The Big Mac, a (nearly) perfect form of global currency

EconomistEconomist

Have you ever exchanged your dollars for a different currency? I don't know about you, but I'm always confused as to how much I'm actually getting. If I can trade one dollar for 0.75 euros, can I still get as much stuff as I would with a dollar (which, admittedly, is not that much)?

For over 20 years, The Economist has been giving a clever answer to this complex question: Big Macs. The Economist's Big Mac Index compares the prices of that beloved artery-clogger around the globe, and in the process helps show just how much you can get for your dollar. Or franc. Or rouble. In their latest index, you can get a burger in the U.S. for about $3.41. But in China, it will only cost you $1.45. If you're traveling to Norway, though, it will cost you a whopping (pun intended) $6.88!

The Big Mac isn't a perfect way to measure exchange rates and purchasing power. After all, you can't trade them across international borders (eww!). But they have the advantage of being made the same way no matter where you go, an elusive quality in international markets.

Want to find out more about the Big Mac index, or any number of other current events or international trade topics? As an AADL cardholder, you can actually access The Economist in its full-text glory in General OneFile, one of our great research databases. You will need to login to your aadl.org account to follow the database link.

Participatory . . . lending?

Prosper logoProsper logo

The Web 2.0 revolution has brought user participation to a new level. Thanks to sites such as Wikipedia, YouTube, and the newly announced Media Predict, mere mortals can create and judge content previously controlled by large media companies.

But according to a pair of segments on the July 4th episode of Marketplace, the participatory mantra is coming to an unlikely sector: banking.

Prosper.com and Kiva.org both connect borrowers directly with lenders, without bank intermediaries. Prosper allows users to solicit lenders by posting their need and fully explaining their situation. They can then borrow from (or lend to) multiple individuals, at various dollar amounts and interest rates. Taking a similar approach, Kiva puts a slightly more philanthropic spin on participatory lending: it facilitates microlending. You can make small loans to entrepreneurs in developing nations, where access to credit is difficult to come by.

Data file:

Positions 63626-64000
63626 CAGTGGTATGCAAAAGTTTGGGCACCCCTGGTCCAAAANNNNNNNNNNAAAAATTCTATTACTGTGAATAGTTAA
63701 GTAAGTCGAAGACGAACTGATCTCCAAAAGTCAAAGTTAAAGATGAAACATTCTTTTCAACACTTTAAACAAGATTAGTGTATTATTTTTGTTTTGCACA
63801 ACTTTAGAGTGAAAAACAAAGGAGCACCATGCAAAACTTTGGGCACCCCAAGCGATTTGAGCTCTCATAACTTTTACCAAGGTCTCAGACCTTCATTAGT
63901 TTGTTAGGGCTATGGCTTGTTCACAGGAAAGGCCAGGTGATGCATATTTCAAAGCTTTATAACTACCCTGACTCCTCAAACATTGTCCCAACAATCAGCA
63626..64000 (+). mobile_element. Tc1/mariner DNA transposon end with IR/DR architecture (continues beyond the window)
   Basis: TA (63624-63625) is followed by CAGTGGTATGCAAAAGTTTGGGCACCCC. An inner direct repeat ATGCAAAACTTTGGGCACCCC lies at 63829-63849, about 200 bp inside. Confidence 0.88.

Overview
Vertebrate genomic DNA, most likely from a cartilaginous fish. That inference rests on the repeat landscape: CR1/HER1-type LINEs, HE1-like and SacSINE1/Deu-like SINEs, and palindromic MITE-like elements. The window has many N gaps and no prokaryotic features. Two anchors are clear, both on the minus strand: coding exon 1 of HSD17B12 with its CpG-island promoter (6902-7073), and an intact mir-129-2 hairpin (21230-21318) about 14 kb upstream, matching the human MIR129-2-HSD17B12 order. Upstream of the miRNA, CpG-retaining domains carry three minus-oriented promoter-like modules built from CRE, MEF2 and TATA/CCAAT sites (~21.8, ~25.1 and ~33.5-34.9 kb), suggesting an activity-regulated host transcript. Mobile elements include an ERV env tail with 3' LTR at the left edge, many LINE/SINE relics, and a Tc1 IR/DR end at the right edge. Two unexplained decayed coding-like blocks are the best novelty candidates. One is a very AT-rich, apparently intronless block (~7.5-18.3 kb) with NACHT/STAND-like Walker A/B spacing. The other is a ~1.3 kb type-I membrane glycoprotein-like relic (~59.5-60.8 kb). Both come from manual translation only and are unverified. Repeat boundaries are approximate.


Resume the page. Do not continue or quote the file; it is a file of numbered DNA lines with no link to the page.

What do you think? Would you borrow/lend on such a site? Should banks be afraid?

Help for Job Hunters

Whether you’re a new graduate looking for your first job or a seasoned professional making a change, the AADL has tools to help with your job search.

The ReferenceUSA database provides company descriptions, links to news articles, and corporate family trees to help you learn about potential employers. Plus, you can find mailing addresses and a management directory to help get those cover letters and resumes to the right people!

Access the database from the Business and Investment section of our Research page. From the ReferenceUSA home page, choose “US Businesses” to start searching.

And, Library cardholders can access ReferenceUSA from home!

Much ado about black swans

Fans of quirky business books, rejoice! In the vein of Malcolm Gladwell's The Tipping Point and Blink and James Surowiecki's The Wisdom of Crowds comes Nassim Taleb's The Black Swan: The Impact of the Highly Improbable. The title already ranks #2 on Amazon's business bestseller list.

Like Gladwell and Surowiecki's thought-provokers, The Black Swan starts with a simple concept - that big, society-altering events are unpredictable - and shows how this concept affects business, history, and predicting the vagaries of the market. Not surprisingly, things like markets and history don't move in easy-to-spot patterns, so we have to come to expect the unexpected.

Also, check out The Long Tail author Chris Anderson's thoughts on Amazon.com.

Big business. $16 billion worth, to be exact.